The Wharf: Best of the Best

Perkins Eastman wins international award for one of its biggest-ever projects.
The Wharf: Best of the Best
The Wharf stretches from DC’s historic Municipal Fish Market to the Fort McNair army post. Copyright Matthew Borkoski/Courtesy Hoffman-Madison Waterfront

The annual awards for ICSC Centerbuild are known as “designs that draw traffic,” so perhaps it’s no surprise that this year’s Best of the Best winner, awarded in Phoenix last month, was The Wharf in Washington, DC, which draws thousands each day to its mile-long strip of restaurants, shops, office buildings, hotels, condos and apartments, and the hugely popular music venue, The Anthem. The project also won the organization’s Gold Award for New Developments.

Perkins Eastman produced The Wharf’s master plan and designed the below-grade infrastructure and the public realm surrounding the waterfront buildings—in addition to designing the building that houses The Anthem and Channel apartments as well as the mixed-use 800 Maine Avenue building.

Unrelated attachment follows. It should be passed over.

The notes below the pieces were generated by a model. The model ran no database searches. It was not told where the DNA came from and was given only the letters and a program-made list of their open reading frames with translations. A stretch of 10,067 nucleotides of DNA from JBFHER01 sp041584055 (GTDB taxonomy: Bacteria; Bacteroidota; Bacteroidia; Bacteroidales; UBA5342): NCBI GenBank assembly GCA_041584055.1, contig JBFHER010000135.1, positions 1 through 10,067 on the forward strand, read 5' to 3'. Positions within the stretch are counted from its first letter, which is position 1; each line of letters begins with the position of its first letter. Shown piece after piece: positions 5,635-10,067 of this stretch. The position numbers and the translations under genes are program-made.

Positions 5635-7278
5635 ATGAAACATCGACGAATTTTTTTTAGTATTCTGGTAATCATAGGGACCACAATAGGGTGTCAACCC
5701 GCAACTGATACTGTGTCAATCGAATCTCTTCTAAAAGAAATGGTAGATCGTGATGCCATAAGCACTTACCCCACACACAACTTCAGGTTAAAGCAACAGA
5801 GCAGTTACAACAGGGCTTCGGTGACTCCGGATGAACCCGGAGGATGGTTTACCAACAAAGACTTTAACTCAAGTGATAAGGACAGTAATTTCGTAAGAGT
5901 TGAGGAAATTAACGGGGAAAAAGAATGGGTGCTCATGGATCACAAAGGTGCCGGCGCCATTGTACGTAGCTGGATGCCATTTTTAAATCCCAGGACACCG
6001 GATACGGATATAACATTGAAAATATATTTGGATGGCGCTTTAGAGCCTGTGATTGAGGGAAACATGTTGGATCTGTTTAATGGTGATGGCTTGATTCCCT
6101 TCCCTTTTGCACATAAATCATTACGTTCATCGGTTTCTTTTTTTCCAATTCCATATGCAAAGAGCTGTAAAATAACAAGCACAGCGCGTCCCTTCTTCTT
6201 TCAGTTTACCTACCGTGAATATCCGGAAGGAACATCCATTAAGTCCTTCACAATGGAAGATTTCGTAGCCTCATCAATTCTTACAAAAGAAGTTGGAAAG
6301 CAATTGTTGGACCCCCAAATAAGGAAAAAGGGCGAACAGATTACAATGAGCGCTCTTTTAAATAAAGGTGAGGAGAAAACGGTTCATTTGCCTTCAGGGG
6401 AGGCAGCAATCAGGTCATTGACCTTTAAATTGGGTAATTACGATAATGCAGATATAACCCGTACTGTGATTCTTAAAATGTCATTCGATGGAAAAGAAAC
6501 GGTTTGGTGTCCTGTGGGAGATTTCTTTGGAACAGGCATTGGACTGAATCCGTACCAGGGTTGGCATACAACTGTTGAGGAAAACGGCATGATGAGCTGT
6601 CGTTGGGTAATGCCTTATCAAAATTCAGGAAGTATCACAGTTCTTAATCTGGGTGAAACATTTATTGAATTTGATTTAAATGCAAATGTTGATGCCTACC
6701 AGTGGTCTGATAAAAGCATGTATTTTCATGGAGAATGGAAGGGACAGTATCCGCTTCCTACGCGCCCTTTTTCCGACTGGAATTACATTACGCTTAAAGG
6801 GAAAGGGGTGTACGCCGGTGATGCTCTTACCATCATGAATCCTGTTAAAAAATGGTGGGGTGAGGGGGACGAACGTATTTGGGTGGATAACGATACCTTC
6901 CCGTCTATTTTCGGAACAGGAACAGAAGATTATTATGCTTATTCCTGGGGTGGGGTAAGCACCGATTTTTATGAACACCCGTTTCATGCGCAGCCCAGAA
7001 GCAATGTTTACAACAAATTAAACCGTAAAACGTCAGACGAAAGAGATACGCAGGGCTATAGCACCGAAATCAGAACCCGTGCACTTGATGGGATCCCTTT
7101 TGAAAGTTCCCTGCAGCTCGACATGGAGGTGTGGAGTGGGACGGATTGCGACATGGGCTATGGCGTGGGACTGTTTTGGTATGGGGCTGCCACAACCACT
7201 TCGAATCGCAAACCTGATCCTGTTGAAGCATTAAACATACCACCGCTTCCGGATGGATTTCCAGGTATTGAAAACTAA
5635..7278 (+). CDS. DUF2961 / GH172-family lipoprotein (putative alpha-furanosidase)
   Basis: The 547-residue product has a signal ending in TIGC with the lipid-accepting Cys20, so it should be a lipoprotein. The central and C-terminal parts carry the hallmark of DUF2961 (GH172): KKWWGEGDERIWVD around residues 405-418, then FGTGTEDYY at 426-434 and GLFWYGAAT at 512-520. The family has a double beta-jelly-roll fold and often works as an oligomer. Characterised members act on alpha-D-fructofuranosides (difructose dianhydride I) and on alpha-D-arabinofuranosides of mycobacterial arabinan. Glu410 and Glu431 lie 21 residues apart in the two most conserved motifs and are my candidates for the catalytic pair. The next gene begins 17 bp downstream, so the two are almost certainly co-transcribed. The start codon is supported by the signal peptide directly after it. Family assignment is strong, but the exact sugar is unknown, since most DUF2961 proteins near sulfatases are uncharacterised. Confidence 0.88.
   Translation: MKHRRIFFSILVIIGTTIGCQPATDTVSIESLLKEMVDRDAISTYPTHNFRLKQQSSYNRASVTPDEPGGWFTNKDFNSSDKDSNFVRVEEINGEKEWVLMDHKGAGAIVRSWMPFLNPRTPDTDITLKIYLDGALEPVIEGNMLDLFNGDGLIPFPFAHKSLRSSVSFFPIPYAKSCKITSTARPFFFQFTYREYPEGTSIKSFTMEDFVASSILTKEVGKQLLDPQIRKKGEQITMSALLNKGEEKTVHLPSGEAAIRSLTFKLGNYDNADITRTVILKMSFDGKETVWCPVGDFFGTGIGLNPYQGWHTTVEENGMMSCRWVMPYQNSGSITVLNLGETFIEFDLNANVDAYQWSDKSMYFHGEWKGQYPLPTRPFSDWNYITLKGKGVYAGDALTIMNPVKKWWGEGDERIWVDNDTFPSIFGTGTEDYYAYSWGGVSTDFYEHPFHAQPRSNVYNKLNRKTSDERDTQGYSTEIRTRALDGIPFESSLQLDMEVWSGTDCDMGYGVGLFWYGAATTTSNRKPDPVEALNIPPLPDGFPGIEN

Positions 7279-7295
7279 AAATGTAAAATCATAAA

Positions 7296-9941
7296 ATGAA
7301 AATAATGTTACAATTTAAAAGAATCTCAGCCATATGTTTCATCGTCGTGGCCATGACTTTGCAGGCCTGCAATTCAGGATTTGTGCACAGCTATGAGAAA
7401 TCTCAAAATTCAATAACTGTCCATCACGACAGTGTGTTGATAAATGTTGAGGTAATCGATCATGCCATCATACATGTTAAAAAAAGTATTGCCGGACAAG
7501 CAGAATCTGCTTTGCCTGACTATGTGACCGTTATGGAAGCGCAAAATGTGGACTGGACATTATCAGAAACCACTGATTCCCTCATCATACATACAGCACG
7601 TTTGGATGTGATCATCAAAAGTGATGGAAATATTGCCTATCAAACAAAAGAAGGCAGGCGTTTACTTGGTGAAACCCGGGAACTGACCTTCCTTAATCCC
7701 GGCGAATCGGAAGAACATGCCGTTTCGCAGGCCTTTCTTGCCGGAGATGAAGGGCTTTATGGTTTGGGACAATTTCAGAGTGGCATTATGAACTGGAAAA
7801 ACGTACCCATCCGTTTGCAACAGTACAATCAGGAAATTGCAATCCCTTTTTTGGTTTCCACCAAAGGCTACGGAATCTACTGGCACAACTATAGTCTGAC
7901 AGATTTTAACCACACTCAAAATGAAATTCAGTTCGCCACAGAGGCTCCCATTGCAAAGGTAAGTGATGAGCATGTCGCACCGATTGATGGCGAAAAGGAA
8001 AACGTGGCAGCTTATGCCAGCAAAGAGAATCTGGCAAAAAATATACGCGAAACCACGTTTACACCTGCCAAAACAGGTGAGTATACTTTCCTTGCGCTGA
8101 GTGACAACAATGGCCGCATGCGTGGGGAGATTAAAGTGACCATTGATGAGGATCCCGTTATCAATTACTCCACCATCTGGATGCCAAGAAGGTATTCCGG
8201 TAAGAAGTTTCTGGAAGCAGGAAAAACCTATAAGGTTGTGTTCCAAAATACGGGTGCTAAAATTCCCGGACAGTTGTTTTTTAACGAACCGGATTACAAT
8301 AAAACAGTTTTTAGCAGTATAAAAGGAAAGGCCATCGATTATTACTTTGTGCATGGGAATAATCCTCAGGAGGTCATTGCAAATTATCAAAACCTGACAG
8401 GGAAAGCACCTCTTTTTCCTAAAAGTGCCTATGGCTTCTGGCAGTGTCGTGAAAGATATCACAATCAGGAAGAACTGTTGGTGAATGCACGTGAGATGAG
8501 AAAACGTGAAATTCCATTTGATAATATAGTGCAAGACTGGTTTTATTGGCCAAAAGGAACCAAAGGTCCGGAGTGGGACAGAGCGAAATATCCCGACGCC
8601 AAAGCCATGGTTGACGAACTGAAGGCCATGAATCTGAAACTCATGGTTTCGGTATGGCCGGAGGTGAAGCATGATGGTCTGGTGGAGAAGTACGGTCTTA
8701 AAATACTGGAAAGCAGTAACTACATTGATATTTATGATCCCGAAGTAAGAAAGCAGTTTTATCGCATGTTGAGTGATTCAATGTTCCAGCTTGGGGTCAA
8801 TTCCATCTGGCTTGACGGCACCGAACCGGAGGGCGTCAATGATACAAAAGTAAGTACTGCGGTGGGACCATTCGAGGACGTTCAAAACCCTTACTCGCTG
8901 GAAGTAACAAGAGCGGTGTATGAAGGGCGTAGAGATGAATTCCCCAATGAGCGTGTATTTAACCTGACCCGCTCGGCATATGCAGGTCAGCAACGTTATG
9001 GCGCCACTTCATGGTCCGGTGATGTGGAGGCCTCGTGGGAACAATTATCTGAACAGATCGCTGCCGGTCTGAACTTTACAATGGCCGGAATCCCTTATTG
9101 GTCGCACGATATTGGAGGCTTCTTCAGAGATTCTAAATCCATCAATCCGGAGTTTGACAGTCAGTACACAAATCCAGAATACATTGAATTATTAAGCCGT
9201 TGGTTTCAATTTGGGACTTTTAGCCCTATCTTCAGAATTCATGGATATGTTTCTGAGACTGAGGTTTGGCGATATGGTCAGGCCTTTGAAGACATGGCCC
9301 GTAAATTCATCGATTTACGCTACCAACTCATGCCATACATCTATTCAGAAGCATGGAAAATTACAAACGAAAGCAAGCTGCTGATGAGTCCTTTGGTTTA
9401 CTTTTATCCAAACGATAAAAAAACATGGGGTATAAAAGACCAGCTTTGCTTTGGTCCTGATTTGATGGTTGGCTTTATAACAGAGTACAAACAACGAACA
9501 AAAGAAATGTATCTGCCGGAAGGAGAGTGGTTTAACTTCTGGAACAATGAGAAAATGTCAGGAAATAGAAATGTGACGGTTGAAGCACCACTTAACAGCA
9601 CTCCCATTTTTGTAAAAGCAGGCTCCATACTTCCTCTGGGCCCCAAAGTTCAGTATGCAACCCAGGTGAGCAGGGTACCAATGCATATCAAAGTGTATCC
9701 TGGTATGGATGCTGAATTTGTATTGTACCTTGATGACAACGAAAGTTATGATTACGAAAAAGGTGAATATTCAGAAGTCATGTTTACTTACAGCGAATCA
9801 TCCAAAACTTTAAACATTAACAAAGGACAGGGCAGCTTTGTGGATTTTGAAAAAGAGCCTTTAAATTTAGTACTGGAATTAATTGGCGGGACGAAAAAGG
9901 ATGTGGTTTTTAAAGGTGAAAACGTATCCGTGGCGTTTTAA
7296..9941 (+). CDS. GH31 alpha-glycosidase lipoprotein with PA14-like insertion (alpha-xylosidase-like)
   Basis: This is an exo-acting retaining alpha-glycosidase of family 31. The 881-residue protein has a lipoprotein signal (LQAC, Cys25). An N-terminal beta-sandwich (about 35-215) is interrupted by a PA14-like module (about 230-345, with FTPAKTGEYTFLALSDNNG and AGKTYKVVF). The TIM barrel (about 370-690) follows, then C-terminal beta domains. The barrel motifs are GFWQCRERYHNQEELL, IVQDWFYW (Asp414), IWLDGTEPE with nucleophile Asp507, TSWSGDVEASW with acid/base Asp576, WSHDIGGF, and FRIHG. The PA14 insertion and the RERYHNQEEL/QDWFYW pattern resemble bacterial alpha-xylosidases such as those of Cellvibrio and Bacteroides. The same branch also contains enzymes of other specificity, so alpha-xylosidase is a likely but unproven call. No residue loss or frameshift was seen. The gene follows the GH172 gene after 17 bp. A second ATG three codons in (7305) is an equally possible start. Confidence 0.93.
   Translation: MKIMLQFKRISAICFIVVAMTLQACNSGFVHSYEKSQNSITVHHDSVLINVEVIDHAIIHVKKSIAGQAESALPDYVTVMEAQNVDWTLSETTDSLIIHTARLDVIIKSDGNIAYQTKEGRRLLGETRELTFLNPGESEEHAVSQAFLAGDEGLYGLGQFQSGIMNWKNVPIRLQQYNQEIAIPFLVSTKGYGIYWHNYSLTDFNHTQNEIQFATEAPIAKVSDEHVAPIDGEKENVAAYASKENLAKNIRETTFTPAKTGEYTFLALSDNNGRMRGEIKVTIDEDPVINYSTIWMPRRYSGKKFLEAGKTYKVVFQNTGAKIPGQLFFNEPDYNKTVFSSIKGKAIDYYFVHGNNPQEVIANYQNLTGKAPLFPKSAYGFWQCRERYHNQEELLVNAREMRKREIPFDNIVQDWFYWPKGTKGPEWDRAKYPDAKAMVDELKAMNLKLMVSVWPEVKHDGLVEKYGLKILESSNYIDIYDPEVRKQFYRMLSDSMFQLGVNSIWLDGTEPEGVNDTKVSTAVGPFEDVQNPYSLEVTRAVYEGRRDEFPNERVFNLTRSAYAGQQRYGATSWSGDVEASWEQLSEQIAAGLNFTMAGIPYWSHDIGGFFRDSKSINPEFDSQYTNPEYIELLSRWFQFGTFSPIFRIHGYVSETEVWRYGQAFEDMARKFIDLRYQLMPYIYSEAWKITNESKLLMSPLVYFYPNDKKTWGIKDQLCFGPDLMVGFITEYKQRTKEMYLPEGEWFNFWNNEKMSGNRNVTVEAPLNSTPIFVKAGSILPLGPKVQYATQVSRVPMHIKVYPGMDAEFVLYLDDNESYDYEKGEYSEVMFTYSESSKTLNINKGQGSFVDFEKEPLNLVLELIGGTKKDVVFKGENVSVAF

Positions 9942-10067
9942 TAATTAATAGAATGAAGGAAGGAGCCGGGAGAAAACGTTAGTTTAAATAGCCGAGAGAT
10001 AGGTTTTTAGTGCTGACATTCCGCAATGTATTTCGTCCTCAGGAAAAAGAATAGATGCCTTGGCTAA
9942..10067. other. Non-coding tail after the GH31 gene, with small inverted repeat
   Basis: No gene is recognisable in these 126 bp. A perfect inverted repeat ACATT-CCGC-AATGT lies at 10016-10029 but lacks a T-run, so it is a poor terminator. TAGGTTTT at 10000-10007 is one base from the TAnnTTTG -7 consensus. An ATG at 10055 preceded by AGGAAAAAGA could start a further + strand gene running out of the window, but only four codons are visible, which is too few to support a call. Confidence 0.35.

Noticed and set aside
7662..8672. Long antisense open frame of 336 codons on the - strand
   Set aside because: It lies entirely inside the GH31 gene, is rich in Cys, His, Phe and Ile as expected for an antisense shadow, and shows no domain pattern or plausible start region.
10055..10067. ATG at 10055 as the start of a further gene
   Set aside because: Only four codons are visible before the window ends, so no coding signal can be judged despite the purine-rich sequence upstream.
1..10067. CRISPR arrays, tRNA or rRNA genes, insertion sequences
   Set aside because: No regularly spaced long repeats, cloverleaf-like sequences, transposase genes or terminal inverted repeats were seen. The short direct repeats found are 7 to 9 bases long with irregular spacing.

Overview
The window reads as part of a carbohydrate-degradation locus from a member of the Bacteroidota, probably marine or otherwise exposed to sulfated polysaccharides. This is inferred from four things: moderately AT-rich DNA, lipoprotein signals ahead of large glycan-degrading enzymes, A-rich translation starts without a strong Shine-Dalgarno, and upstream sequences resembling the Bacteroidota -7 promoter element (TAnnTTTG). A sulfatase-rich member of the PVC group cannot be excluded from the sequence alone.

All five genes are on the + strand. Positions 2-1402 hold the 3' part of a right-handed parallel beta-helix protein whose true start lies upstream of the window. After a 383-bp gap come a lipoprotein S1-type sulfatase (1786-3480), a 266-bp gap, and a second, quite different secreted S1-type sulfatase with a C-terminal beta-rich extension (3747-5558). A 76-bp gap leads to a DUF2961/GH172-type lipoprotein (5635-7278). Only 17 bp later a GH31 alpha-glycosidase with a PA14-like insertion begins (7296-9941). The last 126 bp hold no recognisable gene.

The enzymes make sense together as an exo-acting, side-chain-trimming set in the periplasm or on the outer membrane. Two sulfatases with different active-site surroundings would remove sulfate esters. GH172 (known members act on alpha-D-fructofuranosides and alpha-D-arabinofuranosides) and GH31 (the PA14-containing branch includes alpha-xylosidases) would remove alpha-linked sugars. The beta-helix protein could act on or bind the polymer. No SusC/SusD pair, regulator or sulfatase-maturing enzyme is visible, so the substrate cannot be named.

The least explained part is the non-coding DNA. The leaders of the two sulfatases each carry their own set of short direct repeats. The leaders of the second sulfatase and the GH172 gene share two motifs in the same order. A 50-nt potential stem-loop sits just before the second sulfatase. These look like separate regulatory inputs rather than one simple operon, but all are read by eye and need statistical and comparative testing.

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Perkins Eastman designed The Anthem, which anchors The Channel apartments at The Wharf. Photograph Sarah Mechling/Copyright Perkins Eastman

But the scope was sprawling and took a cast of thousands—literally—to transform the formerly sleepy strip of parking lots, a motel, and a few aging restaurants into the thriving destination it is today. Just think: This 2023 award was bestowed on a project that Perkins Eastman and developer Hoffman & Associates began in 2006. The final phase opened to the public in 2022, 16 years later.

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Before and After: The once-unremarkable waterfront in Southwest Washington, DC, has been completely transformed. Before photo: Courtesy Perkins Eastman. After photo: Photograph Andrew Rugge/Copyright Perkins Eastman


To say these top international awards were hard won might be an understatement. Here is an excerpt from our account of that odyssey, first published in The Narrative:

It all started, of course, with developer Monty Hoffman. “Back in 2006, no one—[not] even the District of Columbia— knew what lay ahead. I knew I was getting into something big, but it was an abstraction,” Hoffman says. The first three years were spent acquiring the land and water rights from the city and the federal government. The ensuing years would see 14 rezoning applications, 1,200 community meetings, 1,700 permits pulled, 4,000 inspections, and the largest construction loan in DC history. Not to mention the four Acts of Congress that were required to make it all happen. “I knew the journey would be difficult, but I did not think it would take 16 years.”